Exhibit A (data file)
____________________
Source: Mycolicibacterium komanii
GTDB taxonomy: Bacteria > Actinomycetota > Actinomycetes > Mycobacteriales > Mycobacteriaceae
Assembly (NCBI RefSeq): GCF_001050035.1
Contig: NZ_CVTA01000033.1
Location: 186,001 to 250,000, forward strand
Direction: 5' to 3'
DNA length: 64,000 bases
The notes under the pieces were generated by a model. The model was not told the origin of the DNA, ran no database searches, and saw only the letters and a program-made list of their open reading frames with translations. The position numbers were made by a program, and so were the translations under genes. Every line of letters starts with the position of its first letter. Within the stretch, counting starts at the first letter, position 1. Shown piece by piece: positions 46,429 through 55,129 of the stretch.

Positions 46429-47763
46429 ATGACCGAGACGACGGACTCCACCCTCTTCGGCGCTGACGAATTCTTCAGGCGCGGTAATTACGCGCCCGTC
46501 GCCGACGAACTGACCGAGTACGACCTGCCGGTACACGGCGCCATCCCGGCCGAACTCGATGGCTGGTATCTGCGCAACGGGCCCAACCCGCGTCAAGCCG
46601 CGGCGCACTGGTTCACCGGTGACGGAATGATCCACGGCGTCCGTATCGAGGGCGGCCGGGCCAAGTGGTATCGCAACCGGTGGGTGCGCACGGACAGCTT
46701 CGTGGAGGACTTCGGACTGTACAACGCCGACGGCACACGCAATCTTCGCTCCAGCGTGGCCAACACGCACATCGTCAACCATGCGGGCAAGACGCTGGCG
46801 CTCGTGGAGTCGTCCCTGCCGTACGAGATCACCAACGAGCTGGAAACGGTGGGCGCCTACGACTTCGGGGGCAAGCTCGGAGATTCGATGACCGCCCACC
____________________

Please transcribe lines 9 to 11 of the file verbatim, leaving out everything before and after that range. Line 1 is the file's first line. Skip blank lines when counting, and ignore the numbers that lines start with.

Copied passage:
Positions 46429-47763
46429 ATGACCGAGACGACGGACTCCACCCTCTTCGGCGCTGACGAATTCTTCAGGCGCGGTAATTACGCGCCCGTC
46501 GCCGACGAACTGACCGAGTACGACCTGCCGGTACACGGCGCCATCCCGGCCGAACTCGATGGCTGGTATCTGCGCAACGGGCCCAACCCGCGTCAAGCCG